Hardy Heron, step 2

After getting comfortable with the Heron on my first machine, I decided to update my Laptop. Ignoring any issues I had had first time round, I simply ran the update manager, and pressed the button!

That, it turns out, was a mistake. nvidia-glx again failed to upgrade, and that caused most of xorg to fail to upgrade properly. This time, however, I did not try a reboot before having tried to fix the problem.

The solution in the end was to manually create an empty file that was missing and stopping the old nvidia-glx from un-installing. With that done, I was then able to upgrade that package, and all the remaining un-configured packages were sorted.

Having read somewhere that the new xorg is able to sort out its own configuration, I decided to give that a try and rm’d all my xorg.conf files. That’s right, no backing up. Back ups are for wimps!

X did start just fine, but using the vesa driver, at some horrible low resolution. At this point, I realised that maybe backups of my config files would have been a good idea. 🙂

I finally got the Nvidia driver installed, but it would refuse to use the correct resolution. At this point I remember having the same problem last time I set up the Nvidia driver. The problem is that the Nvidia driver will not use any resolution that it does not find in the EDID. Setting UseEDID to ‘no’ has no effect. The only solution, from what I can remember, is to use a utility in Windows to extract the EDID to a file, and then use the option for the Nvidia driver to look to that file for the EDID.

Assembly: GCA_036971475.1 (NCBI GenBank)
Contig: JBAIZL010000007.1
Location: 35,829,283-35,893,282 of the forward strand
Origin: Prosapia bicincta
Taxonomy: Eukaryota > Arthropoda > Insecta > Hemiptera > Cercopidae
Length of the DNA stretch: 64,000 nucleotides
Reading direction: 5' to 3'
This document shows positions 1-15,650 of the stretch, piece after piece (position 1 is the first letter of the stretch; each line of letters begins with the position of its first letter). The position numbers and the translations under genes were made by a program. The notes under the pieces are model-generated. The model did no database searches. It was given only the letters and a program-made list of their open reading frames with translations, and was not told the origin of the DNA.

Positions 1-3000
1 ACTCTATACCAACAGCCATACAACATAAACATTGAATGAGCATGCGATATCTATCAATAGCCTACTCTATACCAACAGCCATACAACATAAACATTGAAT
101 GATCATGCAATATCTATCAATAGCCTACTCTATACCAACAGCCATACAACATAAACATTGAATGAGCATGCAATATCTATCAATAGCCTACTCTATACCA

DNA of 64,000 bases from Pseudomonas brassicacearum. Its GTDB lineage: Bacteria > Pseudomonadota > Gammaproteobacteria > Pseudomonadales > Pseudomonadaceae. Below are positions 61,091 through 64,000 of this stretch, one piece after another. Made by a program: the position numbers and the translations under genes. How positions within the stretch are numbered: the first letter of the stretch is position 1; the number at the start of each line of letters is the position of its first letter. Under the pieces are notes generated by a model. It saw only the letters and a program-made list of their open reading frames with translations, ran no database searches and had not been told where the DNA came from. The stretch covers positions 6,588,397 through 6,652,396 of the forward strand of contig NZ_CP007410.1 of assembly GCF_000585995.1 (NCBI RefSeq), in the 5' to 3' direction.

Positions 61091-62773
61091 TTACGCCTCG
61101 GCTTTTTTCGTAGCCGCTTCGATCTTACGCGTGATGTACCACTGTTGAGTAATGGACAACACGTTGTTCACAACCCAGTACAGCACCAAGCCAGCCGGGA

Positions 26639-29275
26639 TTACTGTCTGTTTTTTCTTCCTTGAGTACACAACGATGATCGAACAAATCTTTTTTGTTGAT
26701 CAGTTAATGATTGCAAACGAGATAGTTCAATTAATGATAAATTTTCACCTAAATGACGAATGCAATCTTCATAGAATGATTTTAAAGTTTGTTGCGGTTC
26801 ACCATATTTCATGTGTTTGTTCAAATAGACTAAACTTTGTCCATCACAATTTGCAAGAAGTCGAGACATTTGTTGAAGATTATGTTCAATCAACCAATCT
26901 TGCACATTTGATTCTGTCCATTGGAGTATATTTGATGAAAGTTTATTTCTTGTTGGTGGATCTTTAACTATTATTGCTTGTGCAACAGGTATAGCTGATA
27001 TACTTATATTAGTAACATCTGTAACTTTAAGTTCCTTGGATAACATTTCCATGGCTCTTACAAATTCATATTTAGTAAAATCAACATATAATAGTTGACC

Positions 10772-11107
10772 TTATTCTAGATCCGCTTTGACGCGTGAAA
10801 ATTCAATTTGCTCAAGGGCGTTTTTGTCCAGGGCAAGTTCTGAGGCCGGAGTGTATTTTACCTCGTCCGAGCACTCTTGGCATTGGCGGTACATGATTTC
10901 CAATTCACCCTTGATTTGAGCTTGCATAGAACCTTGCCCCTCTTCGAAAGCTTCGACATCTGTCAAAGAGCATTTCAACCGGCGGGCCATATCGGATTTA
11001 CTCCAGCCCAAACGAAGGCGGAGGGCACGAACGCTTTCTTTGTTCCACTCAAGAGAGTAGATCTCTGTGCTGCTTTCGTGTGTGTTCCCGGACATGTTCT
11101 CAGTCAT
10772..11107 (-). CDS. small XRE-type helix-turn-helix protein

Luckily, as this was an upgrade, and not a re-install, I still had the EDID file from before, and once again, I had xorg running at the correct resolution.

That meant that the whole operation took a lot longer than I wanted. Next time, I will try and remember to downgrade as much as possible before update. If I had switched to the nv driver, and kept a backup of xorg.conf, I could have updated this system really easily. Well at least I now know for next time.

Ubuntu 8.04 (Hardy) First Steps

I decided to upgrade one of my machines to Hardy. Well the upgrade borked. I think it had something to do with nvidia-glx, so I can’t really blame Ubuntu. I probably could have figured it out, but I decided as this is a LTS version, I would go for a fresh install.

As expected, the install went fine. The final result is a very nice system. Somehow it seems faster and a little smarter. I think I would have to say that I am quite happy with this release so far.

One problem that I did have was with rhythmbox. Before the upgrade I had a problem where it would not suffle play my music. I hoped that the upgrade would fix this, but the problem persisted. I was just about to delete any config file in my home directory that may have something to do with rhythmbox when I decided to have one last Google for a fix. It turns out that the shuffle play will only work with playlists. Anything in the play queue will be played it is in the queue. Makes sense I suppose, but when you are not aware of it, it may catch you out. Once I deleted the contents of the play queue, it started to function as expected.

I will hold back from installing it on my laptop until the final release at least. I also want to install the server version on my home server. That has been running Debian for years, so I need to plan my way carefully with that one to avoid too much downtime.